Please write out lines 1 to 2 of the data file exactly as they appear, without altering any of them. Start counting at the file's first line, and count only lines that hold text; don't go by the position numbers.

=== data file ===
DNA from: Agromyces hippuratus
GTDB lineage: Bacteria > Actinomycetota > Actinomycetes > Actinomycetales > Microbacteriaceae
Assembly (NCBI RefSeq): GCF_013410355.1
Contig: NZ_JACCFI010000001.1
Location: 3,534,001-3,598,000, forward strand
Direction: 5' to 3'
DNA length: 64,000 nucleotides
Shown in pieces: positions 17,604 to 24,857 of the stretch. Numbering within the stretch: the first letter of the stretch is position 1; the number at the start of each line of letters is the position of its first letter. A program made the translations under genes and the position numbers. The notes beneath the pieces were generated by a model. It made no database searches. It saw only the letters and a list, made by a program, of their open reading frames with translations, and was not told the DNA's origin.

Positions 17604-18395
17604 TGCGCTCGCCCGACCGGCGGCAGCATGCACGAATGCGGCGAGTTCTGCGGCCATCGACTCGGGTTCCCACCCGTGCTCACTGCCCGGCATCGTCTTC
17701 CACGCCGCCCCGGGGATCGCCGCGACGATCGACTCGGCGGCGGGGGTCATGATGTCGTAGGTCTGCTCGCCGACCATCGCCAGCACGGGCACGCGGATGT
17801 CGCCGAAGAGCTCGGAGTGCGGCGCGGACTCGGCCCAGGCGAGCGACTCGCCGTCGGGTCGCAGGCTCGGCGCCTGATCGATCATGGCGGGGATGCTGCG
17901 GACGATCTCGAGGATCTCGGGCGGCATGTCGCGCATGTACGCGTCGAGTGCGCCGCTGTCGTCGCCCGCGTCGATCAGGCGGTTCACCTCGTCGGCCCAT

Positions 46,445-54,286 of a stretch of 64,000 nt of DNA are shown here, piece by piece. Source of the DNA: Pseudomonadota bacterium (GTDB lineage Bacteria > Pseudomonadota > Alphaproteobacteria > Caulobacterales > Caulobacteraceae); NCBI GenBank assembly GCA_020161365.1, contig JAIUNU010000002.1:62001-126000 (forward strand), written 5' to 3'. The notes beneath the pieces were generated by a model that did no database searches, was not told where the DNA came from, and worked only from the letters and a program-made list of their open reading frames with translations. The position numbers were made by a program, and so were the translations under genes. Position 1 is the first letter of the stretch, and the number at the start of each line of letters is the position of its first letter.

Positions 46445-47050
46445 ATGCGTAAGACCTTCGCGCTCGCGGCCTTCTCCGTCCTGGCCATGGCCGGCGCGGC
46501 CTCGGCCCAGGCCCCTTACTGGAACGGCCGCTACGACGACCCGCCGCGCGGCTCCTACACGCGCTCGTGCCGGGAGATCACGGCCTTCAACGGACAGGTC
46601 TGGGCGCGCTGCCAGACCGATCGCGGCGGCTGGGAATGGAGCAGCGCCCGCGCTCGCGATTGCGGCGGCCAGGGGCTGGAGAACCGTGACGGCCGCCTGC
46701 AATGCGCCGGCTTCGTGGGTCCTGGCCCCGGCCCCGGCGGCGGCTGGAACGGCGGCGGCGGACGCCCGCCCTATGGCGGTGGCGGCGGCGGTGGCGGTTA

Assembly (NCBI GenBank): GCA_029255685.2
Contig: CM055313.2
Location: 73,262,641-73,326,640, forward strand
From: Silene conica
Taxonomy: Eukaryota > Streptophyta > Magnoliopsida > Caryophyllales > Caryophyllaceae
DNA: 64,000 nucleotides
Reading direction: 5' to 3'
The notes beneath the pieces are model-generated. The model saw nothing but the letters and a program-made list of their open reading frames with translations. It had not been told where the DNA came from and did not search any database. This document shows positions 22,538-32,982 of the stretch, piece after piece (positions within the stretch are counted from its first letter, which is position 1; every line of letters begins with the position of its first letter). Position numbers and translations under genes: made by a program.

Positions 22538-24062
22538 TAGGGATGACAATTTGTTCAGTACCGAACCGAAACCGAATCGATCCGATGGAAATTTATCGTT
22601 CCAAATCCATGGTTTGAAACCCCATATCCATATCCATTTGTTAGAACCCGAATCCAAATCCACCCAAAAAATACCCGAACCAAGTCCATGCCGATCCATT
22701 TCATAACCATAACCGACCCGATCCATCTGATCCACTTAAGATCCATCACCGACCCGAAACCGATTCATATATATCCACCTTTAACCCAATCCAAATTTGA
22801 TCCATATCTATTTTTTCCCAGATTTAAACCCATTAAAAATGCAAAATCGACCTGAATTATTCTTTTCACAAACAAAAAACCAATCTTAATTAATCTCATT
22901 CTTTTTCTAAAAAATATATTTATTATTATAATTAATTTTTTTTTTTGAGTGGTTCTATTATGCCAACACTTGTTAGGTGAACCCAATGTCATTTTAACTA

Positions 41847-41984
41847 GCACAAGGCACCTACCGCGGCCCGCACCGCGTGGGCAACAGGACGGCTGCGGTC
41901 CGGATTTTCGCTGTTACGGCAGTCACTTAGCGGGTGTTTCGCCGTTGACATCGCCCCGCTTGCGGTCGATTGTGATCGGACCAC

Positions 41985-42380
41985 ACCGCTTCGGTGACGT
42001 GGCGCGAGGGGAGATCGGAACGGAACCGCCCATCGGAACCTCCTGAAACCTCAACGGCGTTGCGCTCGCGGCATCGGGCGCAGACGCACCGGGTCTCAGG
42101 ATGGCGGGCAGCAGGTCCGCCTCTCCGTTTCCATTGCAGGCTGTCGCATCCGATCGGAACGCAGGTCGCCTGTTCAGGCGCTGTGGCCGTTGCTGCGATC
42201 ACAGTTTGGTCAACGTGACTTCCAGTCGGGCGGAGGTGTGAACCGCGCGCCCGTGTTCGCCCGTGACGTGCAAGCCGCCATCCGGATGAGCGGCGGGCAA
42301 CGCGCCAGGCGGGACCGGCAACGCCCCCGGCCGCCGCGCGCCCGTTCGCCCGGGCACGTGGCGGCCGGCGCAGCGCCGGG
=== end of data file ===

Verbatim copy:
DNA from: Agromyces hippuratus
GTDB lineage: Bacteria > Actinomycetota > Actinomycetes > Actinomycetales > Microbacteriaceae